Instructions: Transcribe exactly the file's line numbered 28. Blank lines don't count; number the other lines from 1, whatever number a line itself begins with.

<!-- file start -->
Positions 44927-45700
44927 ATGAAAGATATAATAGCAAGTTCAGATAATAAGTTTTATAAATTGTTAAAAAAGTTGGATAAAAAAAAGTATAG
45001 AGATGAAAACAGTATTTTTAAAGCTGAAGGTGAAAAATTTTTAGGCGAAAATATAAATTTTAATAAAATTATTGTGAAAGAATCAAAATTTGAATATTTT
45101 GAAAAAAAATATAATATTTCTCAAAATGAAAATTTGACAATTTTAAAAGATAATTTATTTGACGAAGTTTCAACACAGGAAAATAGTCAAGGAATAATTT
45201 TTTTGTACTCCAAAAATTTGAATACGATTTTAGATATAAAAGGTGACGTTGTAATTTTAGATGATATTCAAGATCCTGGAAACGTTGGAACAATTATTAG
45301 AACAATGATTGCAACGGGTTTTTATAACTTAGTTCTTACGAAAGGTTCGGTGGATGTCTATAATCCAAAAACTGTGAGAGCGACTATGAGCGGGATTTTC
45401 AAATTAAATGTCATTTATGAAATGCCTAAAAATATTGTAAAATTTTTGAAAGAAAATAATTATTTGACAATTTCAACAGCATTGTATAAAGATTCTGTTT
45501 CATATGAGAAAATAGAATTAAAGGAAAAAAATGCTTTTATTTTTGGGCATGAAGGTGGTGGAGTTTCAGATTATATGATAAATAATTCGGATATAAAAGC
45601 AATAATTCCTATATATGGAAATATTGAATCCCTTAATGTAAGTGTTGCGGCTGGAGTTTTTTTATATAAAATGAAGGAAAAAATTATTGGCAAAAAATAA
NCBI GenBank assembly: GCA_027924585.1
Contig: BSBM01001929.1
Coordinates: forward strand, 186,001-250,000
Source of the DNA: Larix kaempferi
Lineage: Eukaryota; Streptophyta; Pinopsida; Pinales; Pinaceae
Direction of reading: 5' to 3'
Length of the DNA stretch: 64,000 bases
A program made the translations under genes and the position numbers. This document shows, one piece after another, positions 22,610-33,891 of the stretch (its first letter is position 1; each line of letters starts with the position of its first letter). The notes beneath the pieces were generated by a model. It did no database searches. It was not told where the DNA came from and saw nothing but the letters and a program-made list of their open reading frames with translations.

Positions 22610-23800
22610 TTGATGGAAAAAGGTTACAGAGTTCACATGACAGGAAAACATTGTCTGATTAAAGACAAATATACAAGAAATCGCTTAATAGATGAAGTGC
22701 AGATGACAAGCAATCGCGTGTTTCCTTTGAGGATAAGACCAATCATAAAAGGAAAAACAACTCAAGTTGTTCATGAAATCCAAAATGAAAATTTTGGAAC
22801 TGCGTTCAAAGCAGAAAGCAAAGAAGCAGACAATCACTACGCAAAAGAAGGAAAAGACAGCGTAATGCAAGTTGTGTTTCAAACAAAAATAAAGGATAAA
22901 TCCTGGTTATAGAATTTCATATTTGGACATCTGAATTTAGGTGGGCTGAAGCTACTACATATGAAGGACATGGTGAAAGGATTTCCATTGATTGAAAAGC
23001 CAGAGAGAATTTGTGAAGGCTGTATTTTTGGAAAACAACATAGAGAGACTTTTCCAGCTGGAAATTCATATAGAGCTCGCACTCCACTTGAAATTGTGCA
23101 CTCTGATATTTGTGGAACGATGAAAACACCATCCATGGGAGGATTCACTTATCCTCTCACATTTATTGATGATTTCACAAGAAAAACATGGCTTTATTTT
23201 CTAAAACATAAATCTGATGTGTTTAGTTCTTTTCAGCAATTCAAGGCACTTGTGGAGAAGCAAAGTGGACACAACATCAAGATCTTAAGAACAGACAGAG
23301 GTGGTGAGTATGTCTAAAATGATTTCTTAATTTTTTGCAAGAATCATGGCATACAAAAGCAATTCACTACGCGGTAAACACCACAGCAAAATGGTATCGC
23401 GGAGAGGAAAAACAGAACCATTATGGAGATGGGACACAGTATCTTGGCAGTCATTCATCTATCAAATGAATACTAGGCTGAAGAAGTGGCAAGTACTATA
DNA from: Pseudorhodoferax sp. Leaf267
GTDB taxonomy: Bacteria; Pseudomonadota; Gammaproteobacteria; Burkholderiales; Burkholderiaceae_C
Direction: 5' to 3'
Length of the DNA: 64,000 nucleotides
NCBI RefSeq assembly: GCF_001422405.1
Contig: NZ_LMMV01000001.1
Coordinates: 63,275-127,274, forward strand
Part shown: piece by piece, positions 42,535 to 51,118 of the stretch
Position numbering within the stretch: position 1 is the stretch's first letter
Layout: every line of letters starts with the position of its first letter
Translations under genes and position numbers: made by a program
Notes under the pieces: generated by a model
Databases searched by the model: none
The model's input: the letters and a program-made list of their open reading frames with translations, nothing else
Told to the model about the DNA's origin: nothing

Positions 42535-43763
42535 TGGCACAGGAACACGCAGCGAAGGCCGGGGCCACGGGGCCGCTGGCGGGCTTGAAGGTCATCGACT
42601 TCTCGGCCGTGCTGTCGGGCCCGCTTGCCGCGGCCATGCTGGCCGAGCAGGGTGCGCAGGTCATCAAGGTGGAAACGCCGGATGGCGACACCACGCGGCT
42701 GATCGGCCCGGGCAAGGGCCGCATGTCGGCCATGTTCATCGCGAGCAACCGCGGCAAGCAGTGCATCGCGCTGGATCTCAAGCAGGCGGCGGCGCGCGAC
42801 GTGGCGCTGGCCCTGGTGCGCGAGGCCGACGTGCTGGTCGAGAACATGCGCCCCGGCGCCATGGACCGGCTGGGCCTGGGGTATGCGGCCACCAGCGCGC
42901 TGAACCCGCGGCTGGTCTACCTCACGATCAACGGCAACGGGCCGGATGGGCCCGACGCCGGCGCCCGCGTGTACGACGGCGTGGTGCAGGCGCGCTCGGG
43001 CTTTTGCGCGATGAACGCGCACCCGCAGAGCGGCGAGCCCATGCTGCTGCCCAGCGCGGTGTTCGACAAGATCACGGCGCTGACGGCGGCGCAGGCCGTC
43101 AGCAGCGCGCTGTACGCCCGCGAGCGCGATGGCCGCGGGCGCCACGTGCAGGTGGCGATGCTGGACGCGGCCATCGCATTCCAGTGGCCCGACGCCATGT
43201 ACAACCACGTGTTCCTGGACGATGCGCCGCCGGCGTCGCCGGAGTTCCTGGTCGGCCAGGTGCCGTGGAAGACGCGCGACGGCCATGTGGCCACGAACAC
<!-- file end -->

DNA from: Pseudorhodoferax sp. Leaf267